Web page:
The Moroccan parliamentary elections, which took place on November 25th, are the latest example that the euphoria of the Arab Spring may have been premature. While the election results and the process itself represent positive signs for Moroccan political reform, the electoral contest should be interpreted as a victory for the crown—not the people. The results themselves are not particularly surprising. The Justice and Development Party (PJD), a moderate Islamist party, won the largest share of seats (107 out of 395) while the center-right party Istiqlal, which previously held the highest number of seats in the Moroccan parliament, came in second (60 out of 395). Istiqlal leader and outgoing Prime Minister Abbas al-Fassi has said that Istiqlal is willing to form a coalition with the PJD, which appears to represent a shift towards a greater role for the former opposition party. However, in reality neither the PJD nor Istiqlal are likely to challenge the regime.
The PJD has said that they will concentrate on economic reforms and fighting corruption instead of undertaking major reforms. Unlike Tunisia and Egypt where previously banned Islamist parties have only been able to openly participate politically in the wake of the Arab Spring, the PJD has held seats in parliament since 2002. In exchange for its participation, the PJD has remained loyal to King Mohammed VI and is therefore unlikely to seriously challenge his tight control over the Moroccan reform process. However, the PJD’s gain of sixty one seats reflects the growing success of moderate Islamist parties across the region, first demonstrated by the Islamic Ennahda Party’s success in the recent Tunisian elections.
According to the new constitution, the prime minister will come from the PJD since it has the highest percentage of seats in the incoming parliament. Given that the prime minister shapes state policy as head of the Council of Government and has newly granted powers to appoint ambassadors, CEOs of state-owned companies and provincial and regional governors, the position has newfound influence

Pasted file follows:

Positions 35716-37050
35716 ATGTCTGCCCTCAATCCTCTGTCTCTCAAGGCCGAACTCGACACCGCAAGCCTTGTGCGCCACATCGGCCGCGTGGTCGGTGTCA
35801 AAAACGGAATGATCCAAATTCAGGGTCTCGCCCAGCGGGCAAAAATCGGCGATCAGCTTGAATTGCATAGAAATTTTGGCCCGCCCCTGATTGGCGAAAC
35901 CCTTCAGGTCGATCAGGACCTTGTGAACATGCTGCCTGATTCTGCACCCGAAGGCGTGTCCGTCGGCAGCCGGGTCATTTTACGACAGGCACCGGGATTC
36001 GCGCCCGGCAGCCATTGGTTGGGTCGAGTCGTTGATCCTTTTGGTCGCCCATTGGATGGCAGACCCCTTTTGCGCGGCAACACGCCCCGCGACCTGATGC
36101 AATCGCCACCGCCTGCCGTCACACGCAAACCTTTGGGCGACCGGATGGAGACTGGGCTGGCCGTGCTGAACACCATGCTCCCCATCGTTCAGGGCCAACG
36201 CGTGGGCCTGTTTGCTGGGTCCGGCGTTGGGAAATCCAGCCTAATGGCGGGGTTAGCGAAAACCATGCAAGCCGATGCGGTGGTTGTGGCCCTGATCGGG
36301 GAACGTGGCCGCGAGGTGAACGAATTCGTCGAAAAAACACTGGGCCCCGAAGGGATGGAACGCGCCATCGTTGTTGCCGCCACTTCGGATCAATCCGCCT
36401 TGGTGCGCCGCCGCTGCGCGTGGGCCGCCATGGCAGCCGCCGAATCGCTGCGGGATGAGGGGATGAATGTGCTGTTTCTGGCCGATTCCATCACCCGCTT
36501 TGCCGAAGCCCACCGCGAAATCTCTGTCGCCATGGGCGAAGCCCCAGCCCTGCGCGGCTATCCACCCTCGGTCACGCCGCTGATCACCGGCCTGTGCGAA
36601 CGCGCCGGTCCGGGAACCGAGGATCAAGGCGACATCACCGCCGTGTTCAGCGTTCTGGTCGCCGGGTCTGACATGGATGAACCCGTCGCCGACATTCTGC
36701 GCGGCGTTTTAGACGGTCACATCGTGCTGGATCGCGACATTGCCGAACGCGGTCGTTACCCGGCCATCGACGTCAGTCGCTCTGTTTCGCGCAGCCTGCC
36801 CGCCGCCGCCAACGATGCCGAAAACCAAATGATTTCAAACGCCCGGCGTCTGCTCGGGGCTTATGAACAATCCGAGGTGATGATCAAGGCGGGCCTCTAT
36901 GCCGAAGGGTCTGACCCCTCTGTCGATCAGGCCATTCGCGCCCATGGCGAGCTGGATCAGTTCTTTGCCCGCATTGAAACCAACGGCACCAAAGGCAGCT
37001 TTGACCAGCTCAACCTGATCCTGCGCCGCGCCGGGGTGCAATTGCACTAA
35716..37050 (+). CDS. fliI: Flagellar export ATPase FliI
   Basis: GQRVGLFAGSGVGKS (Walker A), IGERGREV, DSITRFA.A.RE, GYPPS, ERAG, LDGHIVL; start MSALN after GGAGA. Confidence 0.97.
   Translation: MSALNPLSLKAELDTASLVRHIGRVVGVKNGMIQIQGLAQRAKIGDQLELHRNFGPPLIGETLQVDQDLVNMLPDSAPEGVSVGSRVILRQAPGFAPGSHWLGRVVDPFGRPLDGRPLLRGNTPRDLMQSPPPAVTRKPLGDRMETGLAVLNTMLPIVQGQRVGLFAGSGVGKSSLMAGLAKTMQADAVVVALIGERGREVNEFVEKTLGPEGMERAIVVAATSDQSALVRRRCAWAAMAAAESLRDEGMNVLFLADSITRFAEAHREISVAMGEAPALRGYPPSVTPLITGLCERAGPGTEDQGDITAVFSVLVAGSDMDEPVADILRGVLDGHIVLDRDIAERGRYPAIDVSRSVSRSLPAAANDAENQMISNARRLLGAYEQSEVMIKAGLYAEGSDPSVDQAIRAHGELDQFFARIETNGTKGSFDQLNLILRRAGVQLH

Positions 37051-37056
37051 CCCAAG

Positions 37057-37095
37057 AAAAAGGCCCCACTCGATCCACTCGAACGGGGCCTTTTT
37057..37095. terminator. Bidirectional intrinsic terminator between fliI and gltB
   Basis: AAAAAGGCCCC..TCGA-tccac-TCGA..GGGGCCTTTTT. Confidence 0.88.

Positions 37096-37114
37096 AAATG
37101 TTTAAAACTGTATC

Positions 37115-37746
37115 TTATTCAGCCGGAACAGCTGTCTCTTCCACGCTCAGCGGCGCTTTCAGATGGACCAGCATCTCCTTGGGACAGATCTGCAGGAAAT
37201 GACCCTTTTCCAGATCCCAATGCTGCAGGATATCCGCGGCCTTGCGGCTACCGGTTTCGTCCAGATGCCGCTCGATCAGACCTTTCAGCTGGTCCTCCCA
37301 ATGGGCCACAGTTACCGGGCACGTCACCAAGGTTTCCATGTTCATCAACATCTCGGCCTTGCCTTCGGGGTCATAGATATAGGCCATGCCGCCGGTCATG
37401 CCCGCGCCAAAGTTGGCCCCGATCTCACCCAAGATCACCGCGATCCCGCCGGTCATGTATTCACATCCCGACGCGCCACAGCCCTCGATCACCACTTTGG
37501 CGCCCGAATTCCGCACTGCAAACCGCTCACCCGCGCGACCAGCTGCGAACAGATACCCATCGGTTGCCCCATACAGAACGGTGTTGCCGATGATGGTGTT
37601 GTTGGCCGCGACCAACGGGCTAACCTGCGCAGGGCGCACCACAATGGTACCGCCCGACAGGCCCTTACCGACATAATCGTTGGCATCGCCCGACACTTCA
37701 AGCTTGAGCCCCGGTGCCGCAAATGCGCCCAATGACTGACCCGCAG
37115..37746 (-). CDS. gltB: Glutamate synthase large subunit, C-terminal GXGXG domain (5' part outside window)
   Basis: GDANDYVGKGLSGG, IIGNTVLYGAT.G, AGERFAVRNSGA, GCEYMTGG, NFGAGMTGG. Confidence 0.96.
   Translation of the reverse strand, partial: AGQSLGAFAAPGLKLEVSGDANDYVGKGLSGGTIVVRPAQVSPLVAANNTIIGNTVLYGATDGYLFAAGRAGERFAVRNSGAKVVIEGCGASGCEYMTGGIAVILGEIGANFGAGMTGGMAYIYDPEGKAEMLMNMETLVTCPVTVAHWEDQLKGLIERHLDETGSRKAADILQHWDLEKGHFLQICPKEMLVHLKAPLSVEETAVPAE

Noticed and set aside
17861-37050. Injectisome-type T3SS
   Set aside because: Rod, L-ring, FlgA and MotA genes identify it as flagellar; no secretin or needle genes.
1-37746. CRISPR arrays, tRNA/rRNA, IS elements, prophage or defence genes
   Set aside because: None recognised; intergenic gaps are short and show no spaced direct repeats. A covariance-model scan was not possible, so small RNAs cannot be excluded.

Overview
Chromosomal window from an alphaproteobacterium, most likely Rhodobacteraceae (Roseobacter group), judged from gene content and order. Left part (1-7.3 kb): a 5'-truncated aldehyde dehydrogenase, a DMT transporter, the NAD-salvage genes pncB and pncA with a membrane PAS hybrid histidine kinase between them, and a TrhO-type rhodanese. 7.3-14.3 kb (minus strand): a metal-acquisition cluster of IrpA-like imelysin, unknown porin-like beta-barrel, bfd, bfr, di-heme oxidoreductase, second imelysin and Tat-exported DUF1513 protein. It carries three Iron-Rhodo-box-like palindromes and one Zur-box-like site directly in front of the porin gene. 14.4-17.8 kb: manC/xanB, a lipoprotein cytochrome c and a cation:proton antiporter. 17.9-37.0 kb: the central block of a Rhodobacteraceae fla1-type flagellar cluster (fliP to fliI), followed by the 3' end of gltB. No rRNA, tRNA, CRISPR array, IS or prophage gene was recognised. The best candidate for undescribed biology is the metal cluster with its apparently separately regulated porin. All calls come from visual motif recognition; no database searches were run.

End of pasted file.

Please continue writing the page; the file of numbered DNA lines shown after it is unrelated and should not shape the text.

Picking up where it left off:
Morocco should be applauded for carrying out a legitimately free and fair election. Morocco allowed domestic and international election observers, including the National Democratic Institute and the European Council, who have reported minimal irregularities in the voting process. But that should not obscure some of the major problems resulting from this political cycle.
The biggest problem with the Moroccan elections is that voter turnout at 45%, while a slight increase over the historically low turnout of 37% in the last election, is still remarkably low. A turnout of less than half of the country’s eligible voters signals that most of the Moroccan population remain unsatisfied with the king’s reform program and are unwilling to participate in the new “democratic” process. This could spell future trouble for the Moroccan regime as the protesters are unlikely to ease up after the elections.
Some might blame the low turnout on a boycott of the elections by the February 20 Movement, which has carried out regular protests against the Moroccan government since the beginning of the Arab Spring, but that is only one factor. Large portions of the Moroccan public have been disillusioned for decades with the façade of democratic reform and the inability of the parliament to oppose the monarchy. This disillusionment has resulted in a steady decline in voter turnout over previous election cycles.
A second area of concern is women’s rights and political participation. As part of the recent constitutional reform, 90 seats were added to the parliament, with 60 of those seats reserved for women and the remaining 30 reserved for candidates under age 40, a first in the Arab world. Quotas are a good first step to increase the presence of women in parliament, but a quota does little to address the deep social, cultural and practical inequalities between Moroccan men and women. Notably, the constitutional reform included a provision to “guarantee” civic, social and political equality between men and women, but the legal guarantee of equality is unlikely to impact the everyday lives of most Moroccan women.
Throughout the Arab Spring, King Mohammed has been highly skilled at manipulating the political reform process to ensure his continued control over Moroccan politics. Despite the new powers granted to the prime minister, the king still maintains control over national security and has the ability to dismiss the prime minister. Thus, regardless of the results, the ability of the Moroccan parliament to create genuine change is minimal. It appears that King Mohammad has once again successfully survived calls for reform.
Sarah E. Yerkes is a Ph.D. Candidate in the Department of Government at Georgetown University.